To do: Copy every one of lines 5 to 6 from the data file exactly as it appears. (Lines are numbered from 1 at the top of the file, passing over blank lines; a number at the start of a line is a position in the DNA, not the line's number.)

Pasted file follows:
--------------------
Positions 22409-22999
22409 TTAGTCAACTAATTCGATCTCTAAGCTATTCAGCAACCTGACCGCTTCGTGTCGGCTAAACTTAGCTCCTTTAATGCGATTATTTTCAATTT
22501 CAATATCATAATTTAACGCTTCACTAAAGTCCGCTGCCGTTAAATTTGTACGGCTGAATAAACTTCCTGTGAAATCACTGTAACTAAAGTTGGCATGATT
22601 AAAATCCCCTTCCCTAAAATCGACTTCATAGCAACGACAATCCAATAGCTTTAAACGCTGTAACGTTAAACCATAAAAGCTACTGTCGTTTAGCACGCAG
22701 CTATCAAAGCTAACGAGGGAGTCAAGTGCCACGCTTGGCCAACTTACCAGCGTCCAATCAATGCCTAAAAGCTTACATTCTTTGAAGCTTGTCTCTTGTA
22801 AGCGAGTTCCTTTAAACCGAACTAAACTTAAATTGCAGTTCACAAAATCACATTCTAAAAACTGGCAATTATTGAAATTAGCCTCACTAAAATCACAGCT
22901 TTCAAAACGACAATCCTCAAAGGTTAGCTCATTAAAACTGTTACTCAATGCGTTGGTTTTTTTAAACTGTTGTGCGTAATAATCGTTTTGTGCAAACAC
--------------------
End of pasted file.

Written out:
22701 CTATCAAAGCTAACGAGGGAGTCAAGTGCCACGCTTGGCCAACTTACCAGCGTCCAATCAATGCCTAAAAGCTTACATTCTTTGAAGCTTGTCTCTTGTA
22801 AGCGAGTTCCTTTAAACCGAACTAAACTTAAATTGCAGTTCACAAAATCACATTCTAAAAACTGGCAATTATTGAAATTAGCCTCACTAAAATCACAGCT